|Alexandre Benois’s costume design
from The Art I’ve Lived With
(more highlights at ABA Gallery)
New York’s ABA Gallery hosts the first-ever public display of the private art collection of Mikhail Baryshnikov, the world-famous Russian ballet danser. Titled “The Art I’ve Lived With“, it offers a generous insight into the artistic taste and inner world of one of the greatest men-of-arts of the second half of the 20th c. In 1975, soon after leaving the USSR behind, Baryshnikov purchased the “1917 Jean Cocteau drawing of impresario Serge Diaghilev, founder of the Ballets Russes, and Christian Berard’s design for George Balanchine’s ballet “Mozartiana””, Bloomberg reports.
Initially, Baryshnikov was interested in the Russian artistic scene of the fin de siecle, and particularly the Ballets Russes, so his choice gravitated towards the works of Leo Bakst, Alexandre Benois, and Sergei Sudeikin: “I knew the names of those artists from the tender age, from textbooks. They are people who worked in the imperial theater in Russia. They left Russia with Diaghilev and did costumes for Vaslav Nijinsky and Mikhail Fokin“.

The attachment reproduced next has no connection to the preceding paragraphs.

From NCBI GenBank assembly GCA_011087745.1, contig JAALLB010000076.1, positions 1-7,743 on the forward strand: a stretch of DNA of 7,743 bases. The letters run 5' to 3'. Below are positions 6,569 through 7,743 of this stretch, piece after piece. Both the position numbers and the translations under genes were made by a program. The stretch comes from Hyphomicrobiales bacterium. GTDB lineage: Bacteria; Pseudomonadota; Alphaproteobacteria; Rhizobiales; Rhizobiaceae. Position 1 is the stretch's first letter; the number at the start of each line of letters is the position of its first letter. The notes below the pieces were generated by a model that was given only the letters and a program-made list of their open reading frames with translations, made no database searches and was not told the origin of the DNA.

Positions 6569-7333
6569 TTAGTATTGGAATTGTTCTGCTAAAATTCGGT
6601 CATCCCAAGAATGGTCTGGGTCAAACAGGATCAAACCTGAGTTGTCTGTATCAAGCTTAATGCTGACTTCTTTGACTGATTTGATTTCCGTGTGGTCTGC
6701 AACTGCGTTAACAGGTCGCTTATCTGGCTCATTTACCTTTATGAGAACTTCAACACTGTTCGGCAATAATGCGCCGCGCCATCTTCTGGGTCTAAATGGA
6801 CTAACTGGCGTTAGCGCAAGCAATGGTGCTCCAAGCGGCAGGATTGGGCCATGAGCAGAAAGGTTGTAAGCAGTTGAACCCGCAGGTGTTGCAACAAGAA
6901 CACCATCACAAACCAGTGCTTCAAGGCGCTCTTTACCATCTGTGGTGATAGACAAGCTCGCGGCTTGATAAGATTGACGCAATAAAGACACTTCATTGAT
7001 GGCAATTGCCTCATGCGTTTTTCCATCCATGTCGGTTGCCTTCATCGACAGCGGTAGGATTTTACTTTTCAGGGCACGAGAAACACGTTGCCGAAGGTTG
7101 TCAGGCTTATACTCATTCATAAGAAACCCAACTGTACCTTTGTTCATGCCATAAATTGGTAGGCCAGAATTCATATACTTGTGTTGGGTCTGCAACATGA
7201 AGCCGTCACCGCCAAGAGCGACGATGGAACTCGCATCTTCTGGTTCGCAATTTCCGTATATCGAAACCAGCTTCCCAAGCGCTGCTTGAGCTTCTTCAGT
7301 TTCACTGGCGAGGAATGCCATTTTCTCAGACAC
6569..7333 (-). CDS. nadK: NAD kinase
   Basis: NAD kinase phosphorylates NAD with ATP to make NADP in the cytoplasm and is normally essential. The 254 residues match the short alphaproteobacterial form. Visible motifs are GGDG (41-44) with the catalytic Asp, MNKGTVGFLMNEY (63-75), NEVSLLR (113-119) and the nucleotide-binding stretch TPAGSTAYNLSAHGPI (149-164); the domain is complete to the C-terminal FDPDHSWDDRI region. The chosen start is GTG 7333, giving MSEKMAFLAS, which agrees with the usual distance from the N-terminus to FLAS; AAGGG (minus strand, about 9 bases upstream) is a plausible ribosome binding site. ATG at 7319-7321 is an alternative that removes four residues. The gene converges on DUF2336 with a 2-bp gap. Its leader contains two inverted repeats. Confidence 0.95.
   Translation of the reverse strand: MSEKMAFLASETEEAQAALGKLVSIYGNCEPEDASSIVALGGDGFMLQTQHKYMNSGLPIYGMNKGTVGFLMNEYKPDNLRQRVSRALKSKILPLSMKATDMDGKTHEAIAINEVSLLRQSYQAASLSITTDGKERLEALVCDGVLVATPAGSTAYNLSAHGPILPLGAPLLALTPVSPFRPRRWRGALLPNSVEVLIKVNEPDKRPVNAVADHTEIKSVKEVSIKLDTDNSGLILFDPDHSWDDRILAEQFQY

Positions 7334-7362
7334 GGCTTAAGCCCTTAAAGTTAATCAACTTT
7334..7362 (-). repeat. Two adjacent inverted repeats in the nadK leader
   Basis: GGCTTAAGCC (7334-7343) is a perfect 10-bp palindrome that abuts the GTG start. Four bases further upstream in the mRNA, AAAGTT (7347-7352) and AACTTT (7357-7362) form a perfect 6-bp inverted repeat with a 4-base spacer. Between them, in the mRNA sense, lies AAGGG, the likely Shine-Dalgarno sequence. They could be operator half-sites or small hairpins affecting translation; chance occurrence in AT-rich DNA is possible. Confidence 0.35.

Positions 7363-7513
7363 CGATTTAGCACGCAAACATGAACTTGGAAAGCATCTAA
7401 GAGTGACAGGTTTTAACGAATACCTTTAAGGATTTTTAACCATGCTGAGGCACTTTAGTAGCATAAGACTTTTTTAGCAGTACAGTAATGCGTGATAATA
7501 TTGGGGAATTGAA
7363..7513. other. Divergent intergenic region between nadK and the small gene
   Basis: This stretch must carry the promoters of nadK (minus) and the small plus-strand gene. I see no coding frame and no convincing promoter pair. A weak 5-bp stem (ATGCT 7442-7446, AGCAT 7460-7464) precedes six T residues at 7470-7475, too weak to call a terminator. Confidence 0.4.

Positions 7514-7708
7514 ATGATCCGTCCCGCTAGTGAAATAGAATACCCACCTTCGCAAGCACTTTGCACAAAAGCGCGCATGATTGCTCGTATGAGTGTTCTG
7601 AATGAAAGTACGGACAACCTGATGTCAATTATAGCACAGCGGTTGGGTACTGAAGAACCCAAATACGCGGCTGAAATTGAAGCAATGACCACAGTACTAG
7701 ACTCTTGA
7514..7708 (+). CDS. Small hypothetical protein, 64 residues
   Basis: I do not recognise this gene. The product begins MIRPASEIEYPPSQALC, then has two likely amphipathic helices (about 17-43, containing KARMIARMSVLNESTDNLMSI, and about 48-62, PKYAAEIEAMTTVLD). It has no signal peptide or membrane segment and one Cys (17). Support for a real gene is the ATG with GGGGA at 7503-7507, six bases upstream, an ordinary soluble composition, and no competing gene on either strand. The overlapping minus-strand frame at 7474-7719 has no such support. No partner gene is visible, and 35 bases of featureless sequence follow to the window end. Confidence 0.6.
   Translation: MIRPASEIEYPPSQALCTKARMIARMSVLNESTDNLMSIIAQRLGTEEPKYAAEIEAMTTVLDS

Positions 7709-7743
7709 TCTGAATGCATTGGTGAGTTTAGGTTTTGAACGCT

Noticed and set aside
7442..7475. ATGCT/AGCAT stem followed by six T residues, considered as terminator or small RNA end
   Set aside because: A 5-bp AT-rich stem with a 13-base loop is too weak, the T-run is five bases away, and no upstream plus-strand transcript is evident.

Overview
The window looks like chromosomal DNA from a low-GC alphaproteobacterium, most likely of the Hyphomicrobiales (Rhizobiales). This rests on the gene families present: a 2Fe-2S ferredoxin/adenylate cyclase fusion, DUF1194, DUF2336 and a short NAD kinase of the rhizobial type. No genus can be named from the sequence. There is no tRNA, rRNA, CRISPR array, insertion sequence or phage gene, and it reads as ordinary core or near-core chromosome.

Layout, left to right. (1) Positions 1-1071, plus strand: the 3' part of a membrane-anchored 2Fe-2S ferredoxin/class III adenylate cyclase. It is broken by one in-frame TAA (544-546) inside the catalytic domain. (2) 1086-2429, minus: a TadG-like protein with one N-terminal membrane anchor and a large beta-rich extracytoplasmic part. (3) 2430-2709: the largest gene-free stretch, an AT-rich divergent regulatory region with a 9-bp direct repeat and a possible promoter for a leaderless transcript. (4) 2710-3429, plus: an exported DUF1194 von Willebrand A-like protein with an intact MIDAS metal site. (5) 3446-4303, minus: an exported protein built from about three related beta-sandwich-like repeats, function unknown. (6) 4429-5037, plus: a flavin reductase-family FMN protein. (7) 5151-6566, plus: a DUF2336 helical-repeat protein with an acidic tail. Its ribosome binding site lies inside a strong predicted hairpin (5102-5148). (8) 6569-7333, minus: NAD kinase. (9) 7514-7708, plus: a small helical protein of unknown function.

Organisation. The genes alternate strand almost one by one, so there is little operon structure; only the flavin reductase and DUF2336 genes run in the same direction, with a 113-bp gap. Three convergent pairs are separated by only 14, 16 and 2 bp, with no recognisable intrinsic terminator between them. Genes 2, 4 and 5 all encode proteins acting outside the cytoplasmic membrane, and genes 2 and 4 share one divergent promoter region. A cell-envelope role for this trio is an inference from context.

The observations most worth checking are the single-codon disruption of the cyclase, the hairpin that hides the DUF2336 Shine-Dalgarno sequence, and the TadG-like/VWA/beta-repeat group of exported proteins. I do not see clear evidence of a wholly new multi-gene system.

Later the scope of collection grew bigger, but the focus has remained on drawings. Baryshnikov’s collection of drawings now includes Valentine Gross’s portrait of Nijinsky in the ballet “Le Spectre de la Rose”, a costume design for “Carmen” by Antoni Clave featuring the French dancer and choreographer Roland Petit, and a 1903 pencil drawing of a woman by Ilya Repin, Bloomberg states.
The exhibition has opened on December 4, 2012 and is expected to migrate to Moscow in 2013, to let Baryshnikov’s native compatriots study the more private side of Mikhail. He says, however, that he is unlikely to ever sell his collection; he’d like to bequest it entirely to his own foundation.